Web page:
Ultra vires (Latin: "beyond the powers") is a Latin phrase used in law to describe an act which requires legal authority but is done without it. The constitutional theory of judicial review has long been dominated by the doctrine of ultra vires, under which a decision of a public authority can only be set aside if it exceeds the powers granted to it by Parliament. The role of the courts was seen as enforcing the "will of Parliament" in accordance with the doctrine of Parliamentary sovereignty.
The HS2 Compensation Case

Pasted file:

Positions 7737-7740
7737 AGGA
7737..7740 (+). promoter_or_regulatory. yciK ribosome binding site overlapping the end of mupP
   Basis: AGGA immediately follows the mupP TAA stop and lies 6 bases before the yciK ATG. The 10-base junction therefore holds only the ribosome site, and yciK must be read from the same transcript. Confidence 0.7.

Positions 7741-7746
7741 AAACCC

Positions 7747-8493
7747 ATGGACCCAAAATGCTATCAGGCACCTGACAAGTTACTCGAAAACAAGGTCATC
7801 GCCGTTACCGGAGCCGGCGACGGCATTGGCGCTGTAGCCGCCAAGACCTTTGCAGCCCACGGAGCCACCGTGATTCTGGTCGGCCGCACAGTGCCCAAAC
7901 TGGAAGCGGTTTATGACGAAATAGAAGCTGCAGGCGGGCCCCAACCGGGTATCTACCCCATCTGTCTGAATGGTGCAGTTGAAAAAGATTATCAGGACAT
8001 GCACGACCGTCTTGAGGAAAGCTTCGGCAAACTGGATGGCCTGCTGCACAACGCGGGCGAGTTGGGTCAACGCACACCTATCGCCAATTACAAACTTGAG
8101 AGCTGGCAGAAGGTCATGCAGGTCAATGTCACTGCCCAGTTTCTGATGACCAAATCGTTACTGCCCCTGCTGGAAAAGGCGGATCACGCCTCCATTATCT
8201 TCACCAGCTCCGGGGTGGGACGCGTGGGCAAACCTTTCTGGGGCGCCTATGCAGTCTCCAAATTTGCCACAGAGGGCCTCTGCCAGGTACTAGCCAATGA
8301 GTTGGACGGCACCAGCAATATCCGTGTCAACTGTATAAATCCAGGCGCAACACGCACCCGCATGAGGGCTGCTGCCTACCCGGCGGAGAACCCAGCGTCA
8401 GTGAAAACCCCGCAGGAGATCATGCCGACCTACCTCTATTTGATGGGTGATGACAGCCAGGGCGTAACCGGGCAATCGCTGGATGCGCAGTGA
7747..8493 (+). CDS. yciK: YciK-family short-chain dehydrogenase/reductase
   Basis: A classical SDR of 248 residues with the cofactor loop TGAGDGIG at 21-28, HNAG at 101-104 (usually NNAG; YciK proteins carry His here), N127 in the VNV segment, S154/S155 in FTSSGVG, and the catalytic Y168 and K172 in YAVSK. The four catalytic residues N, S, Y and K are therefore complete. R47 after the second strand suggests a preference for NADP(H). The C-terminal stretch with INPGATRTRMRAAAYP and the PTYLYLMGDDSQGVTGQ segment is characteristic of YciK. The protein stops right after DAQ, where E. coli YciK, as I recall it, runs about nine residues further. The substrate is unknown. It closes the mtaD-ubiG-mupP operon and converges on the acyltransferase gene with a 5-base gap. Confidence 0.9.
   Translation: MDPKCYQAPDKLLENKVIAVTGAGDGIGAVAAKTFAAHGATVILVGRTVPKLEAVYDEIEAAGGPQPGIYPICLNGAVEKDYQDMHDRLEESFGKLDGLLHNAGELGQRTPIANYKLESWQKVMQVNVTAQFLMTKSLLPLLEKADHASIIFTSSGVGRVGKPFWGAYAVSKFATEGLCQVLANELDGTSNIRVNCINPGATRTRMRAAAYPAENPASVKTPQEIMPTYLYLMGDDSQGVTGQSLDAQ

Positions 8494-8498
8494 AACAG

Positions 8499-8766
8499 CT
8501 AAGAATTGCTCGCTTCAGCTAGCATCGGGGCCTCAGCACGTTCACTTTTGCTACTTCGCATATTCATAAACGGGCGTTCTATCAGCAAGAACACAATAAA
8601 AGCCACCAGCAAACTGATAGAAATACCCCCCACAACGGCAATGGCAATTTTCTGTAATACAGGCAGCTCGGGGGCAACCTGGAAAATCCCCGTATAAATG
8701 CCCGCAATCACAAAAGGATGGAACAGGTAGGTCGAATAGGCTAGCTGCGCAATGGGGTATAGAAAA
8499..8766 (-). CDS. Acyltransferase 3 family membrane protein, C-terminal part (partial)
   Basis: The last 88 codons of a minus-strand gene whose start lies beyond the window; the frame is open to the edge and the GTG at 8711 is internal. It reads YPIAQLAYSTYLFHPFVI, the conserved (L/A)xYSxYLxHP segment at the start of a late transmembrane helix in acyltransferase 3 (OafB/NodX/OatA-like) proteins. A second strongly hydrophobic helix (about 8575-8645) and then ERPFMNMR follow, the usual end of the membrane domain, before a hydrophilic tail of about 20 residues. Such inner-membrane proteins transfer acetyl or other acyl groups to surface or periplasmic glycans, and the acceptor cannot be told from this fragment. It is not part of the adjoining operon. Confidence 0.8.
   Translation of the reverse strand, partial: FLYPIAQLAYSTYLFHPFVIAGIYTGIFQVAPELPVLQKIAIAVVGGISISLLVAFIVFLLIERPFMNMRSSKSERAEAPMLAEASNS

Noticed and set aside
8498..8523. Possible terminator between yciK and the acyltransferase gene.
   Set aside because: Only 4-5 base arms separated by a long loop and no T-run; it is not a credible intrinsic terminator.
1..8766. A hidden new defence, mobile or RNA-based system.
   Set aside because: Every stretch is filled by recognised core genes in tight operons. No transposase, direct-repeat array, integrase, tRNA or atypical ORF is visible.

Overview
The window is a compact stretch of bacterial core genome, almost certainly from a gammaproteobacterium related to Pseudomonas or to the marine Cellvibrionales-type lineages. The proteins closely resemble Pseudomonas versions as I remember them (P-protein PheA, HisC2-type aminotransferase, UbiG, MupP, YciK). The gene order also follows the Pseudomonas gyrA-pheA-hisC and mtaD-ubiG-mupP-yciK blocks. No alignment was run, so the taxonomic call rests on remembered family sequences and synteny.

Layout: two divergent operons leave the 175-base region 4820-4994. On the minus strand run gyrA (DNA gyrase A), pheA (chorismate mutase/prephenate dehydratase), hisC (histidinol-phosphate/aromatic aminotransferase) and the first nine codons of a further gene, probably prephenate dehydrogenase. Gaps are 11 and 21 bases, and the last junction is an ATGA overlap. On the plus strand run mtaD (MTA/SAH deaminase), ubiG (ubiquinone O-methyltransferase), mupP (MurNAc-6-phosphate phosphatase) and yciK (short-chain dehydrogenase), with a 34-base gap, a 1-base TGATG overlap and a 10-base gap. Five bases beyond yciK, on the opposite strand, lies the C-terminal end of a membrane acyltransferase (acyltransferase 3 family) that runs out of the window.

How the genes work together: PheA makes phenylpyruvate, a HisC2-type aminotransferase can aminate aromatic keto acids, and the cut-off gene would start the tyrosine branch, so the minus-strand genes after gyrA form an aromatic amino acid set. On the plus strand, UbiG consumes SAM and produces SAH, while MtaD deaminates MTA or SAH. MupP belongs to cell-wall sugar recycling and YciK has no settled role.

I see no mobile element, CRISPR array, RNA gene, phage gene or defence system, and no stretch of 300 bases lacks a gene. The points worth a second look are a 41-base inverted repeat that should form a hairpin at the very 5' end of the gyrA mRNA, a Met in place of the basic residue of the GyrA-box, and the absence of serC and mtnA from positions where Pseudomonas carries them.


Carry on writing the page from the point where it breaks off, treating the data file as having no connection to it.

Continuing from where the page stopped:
This 2013 example remains a good example of the use of JR to hold the government to account, when the Official Opposition had been unable to. In this case, the pressure group 51m and 4 other groups acted on behalf of people whose homes are along the proposed High Speed 2 rail link from London to Birmingham, and brought 10 cases for review at the High Court. They argued, amongst other issues, that the government had failed to properly take into account environmental considerations of the impact of building HS2 and that the government had not adequately considered the compensation scheme for those whose property would be within 0.6miles of the line. Whilst the government won 9 of the 10 cases brought, they lost the compensation argument, with the judge concluding that “the consultation on compensation was so unfair as to be unlawful", requiring the government to revisit its plans.